There’s something profound in the work of Thou. Leading up to their fifth LP, The Baton Rouge, Louisiana act has released three EPs; each one demonstrates a range of talents from the band, incorporating different musical styles. While listening to Thou, one can find elements of sludge, stoner, and drone qualities that make for a large portion of their work; however, it would be an injustice to try and cram the act into a box with one label.
Throughout their previously released EPs comes a wondrous array of emotion and sound; beautifully blended together are heavy waves of distortion, blissful tinges of emotion, and shattering cries and growls emitting poetry. Their new record, Magus (released today via Sacred Bones Records), makes for another superb entry in their discography.
The album acts as an introspective journey, relying on esoteric and philosophical concepts to examine our current world. Instrumentally, the record is mesmerizing; whether it’s the sonic shredding of ”My Brother Caliban”, or the tinges of melody clinging to the distortion of “Sovereign Self”, Magus blends radiance with grit.
For Thou guitarist Andy Gibbs, his primary focus towards Magus was presenting a greater quality of music than previous releases. “Honestly,” he says, “We didn’t set a lot of goals with this record beyond ‘make it better than the last one’. I guess there are certain aesthetic qualities we wanted to make sure were included in the songs — it had to include some unquestionably heavy stuff, the songs couldn’t have any ‘throwaway’ riffs, etc. But honestly at this point I know better than to set too many specific goals because it can end up inhibiting the writing process.”
One may assume the three previously released EPs would play a significant role in fueling the creativity of the LP, but Gibbs says otherwise. In regard to lessons brought into the album from the EPs, he says, “None actually, because we ended up writing most of Magus before these EPs. Our initial vision was to have the EPs inform Magus, but timing-wise it just didn’t work out that way.”
Between what inspires Gibbs and how he creates art there’s balance; that point of creation where one takes in enough of their world, but acts instinctively in creating their work. He shares, “Inspiration can feel so nebulous. It’s extremely hard to say what has trickled into my writing, consciously or otherwise. I spend a lot of time listening to Rocksteady mixtapes, Cocteau Twins, and techno, but I don’t think you’ll find too much of that stuff in this band. I guess my inspiration is more stuff like watching my friends realizing their art, spending time in the swamps, riding my bike around New Orleans, following political news.”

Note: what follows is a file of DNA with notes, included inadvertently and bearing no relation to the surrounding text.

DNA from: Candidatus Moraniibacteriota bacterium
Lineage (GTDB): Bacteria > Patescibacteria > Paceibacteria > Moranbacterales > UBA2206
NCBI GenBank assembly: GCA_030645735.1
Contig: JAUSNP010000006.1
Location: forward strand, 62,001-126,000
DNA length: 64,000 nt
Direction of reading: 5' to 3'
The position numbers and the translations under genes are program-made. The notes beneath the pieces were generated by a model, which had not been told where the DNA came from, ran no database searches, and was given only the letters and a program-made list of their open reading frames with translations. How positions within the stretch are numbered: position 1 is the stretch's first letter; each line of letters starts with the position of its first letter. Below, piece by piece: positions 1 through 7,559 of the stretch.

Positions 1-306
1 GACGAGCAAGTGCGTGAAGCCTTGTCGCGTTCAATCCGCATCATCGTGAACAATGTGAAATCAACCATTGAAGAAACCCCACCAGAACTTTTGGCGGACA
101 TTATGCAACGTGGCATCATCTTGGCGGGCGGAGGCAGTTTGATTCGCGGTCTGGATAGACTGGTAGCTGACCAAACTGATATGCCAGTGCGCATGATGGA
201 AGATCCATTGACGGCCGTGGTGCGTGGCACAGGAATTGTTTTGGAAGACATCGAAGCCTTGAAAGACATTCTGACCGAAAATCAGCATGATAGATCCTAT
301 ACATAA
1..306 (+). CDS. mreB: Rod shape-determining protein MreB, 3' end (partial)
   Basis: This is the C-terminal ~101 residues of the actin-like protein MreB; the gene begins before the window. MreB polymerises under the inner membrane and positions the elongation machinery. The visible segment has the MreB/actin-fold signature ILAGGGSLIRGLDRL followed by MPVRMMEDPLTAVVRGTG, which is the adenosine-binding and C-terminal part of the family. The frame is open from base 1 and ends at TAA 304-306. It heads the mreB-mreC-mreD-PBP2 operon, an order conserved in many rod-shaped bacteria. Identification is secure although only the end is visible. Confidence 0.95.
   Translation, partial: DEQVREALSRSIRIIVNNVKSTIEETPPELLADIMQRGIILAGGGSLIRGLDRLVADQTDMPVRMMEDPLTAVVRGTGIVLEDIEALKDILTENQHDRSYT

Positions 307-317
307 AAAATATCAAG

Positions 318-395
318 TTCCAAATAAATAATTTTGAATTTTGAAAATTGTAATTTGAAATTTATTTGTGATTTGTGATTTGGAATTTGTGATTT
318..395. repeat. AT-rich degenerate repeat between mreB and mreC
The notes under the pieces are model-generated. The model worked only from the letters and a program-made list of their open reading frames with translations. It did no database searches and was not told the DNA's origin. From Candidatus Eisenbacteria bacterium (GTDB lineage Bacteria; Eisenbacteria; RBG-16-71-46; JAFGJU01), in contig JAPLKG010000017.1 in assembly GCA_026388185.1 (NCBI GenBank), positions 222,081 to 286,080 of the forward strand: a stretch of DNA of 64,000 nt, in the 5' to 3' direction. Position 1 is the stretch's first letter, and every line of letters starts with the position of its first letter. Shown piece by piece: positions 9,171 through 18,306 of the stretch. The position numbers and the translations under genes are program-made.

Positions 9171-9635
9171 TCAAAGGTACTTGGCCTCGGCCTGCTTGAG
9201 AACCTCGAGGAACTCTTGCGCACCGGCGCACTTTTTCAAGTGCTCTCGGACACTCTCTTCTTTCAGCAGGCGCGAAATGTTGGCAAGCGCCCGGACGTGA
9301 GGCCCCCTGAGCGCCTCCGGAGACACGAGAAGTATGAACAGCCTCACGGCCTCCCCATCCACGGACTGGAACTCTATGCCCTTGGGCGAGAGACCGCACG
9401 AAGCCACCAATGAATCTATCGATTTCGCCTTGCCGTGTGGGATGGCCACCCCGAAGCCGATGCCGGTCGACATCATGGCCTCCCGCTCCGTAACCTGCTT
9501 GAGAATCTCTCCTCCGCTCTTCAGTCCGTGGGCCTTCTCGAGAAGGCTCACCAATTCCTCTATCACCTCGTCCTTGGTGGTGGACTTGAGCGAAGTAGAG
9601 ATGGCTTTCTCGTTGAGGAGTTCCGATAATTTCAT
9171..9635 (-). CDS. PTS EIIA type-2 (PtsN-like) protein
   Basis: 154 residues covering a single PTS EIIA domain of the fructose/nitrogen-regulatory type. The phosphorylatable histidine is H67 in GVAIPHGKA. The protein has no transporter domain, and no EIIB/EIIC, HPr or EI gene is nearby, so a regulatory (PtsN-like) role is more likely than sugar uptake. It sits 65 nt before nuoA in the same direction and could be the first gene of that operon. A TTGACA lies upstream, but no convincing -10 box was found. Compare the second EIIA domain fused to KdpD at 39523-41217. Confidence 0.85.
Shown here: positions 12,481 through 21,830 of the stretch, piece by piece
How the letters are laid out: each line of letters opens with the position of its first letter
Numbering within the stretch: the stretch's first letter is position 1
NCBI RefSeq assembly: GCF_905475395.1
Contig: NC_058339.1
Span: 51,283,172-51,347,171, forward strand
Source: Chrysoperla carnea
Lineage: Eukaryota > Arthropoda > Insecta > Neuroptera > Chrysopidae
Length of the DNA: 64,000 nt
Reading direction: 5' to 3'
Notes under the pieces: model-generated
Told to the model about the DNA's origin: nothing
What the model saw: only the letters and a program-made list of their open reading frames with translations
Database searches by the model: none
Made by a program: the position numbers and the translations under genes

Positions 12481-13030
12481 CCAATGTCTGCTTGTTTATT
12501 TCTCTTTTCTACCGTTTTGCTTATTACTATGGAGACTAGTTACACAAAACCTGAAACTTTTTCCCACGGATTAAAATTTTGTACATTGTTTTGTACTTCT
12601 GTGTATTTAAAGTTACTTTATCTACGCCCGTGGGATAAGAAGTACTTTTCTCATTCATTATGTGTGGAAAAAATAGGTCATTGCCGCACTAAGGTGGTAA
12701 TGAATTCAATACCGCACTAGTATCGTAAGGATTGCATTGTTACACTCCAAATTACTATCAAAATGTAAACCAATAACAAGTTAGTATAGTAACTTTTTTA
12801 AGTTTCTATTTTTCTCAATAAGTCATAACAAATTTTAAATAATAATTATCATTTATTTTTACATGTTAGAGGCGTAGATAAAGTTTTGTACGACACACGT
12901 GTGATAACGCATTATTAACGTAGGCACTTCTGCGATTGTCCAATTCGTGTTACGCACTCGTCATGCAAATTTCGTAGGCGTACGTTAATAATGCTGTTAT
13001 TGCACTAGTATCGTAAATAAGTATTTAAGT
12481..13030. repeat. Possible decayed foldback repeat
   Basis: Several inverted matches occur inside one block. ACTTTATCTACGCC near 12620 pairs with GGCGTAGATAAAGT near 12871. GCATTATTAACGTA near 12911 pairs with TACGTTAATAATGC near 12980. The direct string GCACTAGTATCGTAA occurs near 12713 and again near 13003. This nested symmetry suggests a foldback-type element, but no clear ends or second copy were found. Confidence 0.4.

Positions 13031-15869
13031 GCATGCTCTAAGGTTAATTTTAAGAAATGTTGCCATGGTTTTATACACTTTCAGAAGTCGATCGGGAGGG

He continues, “I don’t spend a lot of time developing or thinking about my artistic philosophy, but I guess one thing would be that I only write what I feel like writing. I try not to let any external pressures find their way into my writing process. I can usually tell if I’m actually going to be productive within five minutes of picking up my guitar or firing up Ableton [music software], so I try and just let things happen and not get too caught up in deadlines or writing for a specific release or project. Nothing sucks more than forced creativity.”
As an artist, Gibbs has been able to enrich his life through Thou. And while Magus is already a remarkable achievement, the guitarist is excited for what else is to come and to be made. “Again, I try not to set too many specific goals because who knows what our future holds. For all I know we’ve peaked! But personally, I just want to keep making records with my friends and playing shows. We want to keep pushing ourselves. More quiet records. More abrasive records. More more more. We have two new members we’re really excited about utilizing, and a list of about 5000 people we want to collaborate with. And outside of Thou, I still want to do a million things creatively. If that hunger ever goes away I’ll probably hang my hat up.”